Mandatory registration for new drones could be introduced in a bid to crack down on reckless users.
The proposal is part of a Department for Transport (DfT) consultation on improving drone safety.
It is hoped the scheme could help authorities identify the owners of drones which are flown illegally.
Other measures being consulted on include:
:: Tougher penalties for flying in restricted areas such as near airports and prisons
:: New warning signs around no-fly zones
:: Making drones electronically identifiable so the owner’s details can be passed to police if they are spotted breaking the law.
The consultation will also consider whether there is a need for a new criminal offence for misuse of drones.
Professional services firm PwC published a report in May which estimated that the global market for drone use will be worth 127 billion US dollars (£103 billion) in the coming years.
Aviation minister Lord Ahmad of Wimbledon claimed the Government was taking a “common sense approach” to ensuring the safe development of the technology in the UK.
He said: “Drones have enormous economic potential and are already being used by emergency services, transport and energy providers and conservation groups to improve services, respond to incidents and save lives.
“While the vast majority of drone users are law-abiding and have good intentions, some operators are not aware of the rules, or choose to break them, putting public safety, privacy and security at risk.”
Some 59 near misses involving drones and aircraft have featured in UK Airprox Board (UKAB) reports over the past 12 months.
On August 4 a drone the size of a football was flown around 20 metres from a passenger jet.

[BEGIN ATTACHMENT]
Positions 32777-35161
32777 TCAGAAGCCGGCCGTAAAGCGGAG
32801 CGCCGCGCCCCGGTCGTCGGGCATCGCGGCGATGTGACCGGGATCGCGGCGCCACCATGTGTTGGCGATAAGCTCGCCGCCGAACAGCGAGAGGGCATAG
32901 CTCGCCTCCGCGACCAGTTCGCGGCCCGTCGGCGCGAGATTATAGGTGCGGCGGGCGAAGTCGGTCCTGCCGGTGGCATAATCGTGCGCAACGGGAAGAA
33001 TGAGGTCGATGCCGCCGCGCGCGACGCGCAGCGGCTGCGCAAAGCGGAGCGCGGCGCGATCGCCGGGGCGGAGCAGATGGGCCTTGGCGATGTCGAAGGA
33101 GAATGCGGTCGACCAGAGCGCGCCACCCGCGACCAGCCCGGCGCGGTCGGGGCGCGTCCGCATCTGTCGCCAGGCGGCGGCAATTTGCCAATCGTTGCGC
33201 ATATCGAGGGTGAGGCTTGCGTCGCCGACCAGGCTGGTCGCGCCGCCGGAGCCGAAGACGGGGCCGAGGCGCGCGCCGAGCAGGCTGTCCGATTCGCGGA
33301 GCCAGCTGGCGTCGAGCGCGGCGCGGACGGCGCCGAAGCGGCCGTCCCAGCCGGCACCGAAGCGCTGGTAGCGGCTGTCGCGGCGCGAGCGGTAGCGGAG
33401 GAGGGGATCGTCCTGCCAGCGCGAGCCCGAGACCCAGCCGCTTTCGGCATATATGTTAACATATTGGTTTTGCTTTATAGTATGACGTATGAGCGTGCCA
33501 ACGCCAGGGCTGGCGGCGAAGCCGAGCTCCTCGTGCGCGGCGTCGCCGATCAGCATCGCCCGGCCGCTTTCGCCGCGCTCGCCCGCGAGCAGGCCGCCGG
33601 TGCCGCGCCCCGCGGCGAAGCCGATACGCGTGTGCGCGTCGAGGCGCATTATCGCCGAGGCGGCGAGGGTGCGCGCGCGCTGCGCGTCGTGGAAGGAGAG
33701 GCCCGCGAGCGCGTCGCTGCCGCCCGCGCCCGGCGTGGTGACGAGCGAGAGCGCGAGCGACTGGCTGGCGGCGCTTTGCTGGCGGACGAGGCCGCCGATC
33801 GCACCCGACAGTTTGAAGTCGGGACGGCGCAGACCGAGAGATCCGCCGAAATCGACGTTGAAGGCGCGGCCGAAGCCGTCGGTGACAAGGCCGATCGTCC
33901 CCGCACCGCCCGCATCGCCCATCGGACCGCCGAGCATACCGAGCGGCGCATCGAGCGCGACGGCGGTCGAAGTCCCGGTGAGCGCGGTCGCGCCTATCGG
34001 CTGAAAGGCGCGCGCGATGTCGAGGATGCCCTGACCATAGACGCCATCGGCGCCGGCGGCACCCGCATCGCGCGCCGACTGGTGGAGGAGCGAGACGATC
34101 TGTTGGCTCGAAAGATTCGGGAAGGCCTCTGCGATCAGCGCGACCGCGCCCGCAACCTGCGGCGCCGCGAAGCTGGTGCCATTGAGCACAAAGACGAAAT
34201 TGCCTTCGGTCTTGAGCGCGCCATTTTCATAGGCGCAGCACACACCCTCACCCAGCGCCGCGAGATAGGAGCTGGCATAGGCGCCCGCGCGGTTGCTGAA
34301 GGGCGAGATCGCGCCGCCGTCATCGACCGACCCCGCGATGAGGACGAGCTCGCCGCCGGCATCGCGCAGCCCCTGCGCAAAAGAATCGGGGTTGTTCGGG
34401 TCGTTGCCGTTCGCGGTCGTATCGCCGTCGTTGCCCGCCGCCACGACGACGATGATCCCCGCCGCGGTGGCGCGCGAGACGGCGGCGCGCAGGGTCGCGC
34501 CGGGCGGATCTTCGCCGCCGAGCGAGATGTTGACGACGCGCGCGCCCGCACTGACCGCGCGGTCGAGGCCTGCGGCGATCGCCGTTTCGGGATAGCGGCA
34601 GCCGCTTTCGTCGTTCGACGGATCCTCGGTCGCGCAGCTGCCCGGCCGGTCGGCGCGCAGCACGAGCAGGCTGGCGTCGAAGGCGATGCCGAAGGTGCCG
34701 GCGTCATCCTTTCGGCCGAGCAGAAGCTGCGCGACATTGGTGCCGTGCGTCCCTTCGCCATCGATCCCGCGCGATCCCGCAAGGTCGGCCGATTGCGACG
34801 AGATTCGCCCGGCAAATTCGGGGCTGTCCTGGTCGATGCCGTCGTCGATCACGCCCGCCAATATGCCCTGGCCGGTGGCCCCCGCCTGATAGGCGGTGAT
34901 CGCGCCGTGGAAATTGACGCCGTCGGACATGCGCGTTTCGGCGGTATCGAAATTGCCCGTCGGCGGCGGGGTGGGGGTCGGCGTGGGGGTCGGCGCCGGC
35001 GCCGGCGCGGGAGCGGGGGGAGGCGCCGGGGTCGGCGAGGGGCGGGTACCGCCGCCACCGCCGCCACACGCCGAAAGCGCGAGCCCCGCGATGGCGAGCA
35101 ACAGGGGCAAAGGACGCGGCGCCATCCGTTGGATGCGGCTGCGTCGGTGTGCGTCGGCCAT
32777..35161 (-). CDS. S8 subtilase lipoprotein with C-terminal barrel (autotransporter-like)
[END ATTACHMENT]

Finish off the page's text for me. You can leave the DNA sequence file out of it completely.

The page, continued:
The Airbus A320’s first officer shouted “look!” as the device passed next to the right wing at around 11,000ft above south-east London, according to the UKAB report.
Former RAF and British Airways pilot Steve Landells, a flight safety specialist at the British Airline Pilots’ Association, welcomed the launch of the DfT consultation.
He said: “Pilots are concerned about the growing number of near misses and the potential for catastrophe should a collision occur.
“At the same time, Balpa believes drone operators, especially hobbyists, need to be made aware of the potential dangers of irresponsible flying.
“We support the DfT in pressing for better education, compulsory registration and high profile prosecution for careless operators.”
Under Civil Aviation Authority (CAA) rules, drones must not be flown above 400ft or within 150ft of people or property.
They must also be kept at least 500ft away from crowds and built up areas, and must not fly over such locations at any height.
Last month the CAA launched a new website to publish its revised code of conduct for drone users, labelled the dronecode.
CAA policy director Tim Johnson said: “Our priority is the safe operation of drones and we cannot underestimate the importance of understanding how to use drones safely and responsibly.”
Andrew Sage, a director at air traffic control company Nats, said: “Nats fully supports the development of the drone industry and is committed to creating a safe and efficient airspace environment that meets the needs of both manned and unmanned aircraft operators.”
In November Justice Secretary Liz Truss unveiled her blueprint for prison reform, including the introduction of no fly zones to stop drones dropping drugs and other contraband into jail grounds.